There Is No Housing Price Stabilization
September 1, 2011
A headline from August 31: "More Evidence That Housing Has Stabilized." This headline is from August 31, 2010. Last year at this time, the Case-Shiller numbers came out and showed positive numbers for housing values and some argued we had reached the bottom. Even the Wall Street Journal ran a piece saying, "Home prices appear to be stabilizing..." Unfortunately, nothing was further from the truth, says Anthony Randazzo, director of economic research at the Reason Foundation.
A year later, we have a similar Case-Shiller report and are seeing similar talk about the stabilization of housing prices, on news that housing prices gained 1.1 percent from May to June 2011. The problem is that these sources are citing non-seasonally adjusted housing value numbers.
- Non-seasonally can a good metric to see what is happening in the housing market in real time.
- However, it is not a good metric for gauging the overall trend of the housing market -- at least going month to month.
- The reason is that we always see movement like this in the spring.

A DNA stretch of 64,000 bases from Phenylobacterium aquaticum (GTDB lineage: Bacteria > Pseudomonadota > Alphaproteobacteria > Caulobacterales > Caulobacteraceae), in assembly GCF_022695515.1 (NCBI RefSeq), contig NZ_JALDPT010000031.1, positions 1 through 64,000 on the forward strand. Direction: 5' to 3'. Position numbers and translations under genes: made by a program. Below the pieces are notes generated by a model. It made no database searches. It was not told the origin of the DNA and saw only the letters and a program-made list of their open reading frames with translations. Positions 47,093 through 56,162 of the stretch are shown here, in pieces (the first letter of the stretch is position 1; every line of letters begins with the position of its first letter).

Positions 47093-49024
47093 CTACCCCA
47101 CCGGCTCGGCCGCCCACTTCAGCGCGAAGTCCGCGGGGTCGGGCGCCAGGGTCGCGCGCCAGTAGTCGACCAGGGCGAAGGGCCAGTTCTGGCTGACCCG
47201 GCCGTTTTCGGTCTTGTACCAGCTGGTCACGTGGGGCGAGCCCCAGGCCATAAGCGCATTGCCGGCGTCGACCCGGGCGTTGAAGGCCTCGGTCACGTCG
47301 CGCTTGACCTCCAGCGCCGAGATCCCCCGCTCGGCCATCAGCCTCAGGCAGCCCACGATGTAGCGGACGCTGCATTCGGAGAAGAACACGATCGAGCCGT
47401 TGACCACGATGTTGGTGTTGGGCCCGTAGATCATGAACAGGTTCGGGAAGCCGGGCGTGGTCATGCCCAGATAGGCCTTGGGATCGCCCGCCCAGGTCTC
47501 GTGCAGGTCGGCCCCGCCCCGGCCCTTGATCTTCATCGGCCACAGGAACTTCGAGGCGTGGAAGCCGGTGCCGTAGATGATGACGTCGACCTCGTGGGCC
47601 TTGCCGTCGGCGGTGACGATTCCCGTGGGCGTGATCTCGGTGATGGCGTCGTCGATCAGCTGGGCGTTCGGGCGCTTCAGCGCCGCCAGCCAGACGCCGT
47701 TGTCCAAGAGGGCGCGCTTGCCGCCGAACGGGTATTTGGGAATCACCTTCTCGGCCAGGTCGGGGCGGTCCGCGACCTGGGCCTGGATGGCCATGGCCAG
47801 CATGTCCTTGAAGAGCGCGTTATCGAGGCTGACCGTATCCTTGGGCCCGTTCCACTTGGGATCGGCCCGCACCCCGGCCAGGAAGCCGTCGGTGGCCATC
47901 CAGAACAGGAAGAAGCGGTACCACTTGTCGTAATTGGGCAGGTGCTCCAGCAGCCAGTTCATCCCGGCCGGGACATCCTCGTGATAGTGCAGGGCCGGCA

A much better predictive trend is the year-over-year measurement. Looking at the data from a year ago, we see not a 1.1 percent increase as from May to June, but a 4.7 percent decline from June 2010 to June 2011.
We all want to see the housing market recover, but we are going to have to accept a redefinition of what a stable and healthy housing market looks like. We're still in the housing bubble and need prices to decline further before there will be sustained recovery. And we're going to have to accept that housing is more a store of value (like a good savings account) than a great investment tool with high return on investment, says Randazzo.
Source: Anthony Randazzo, "There Is No Housing Price Stabilization," Reason Foundation, August 30, 2011.
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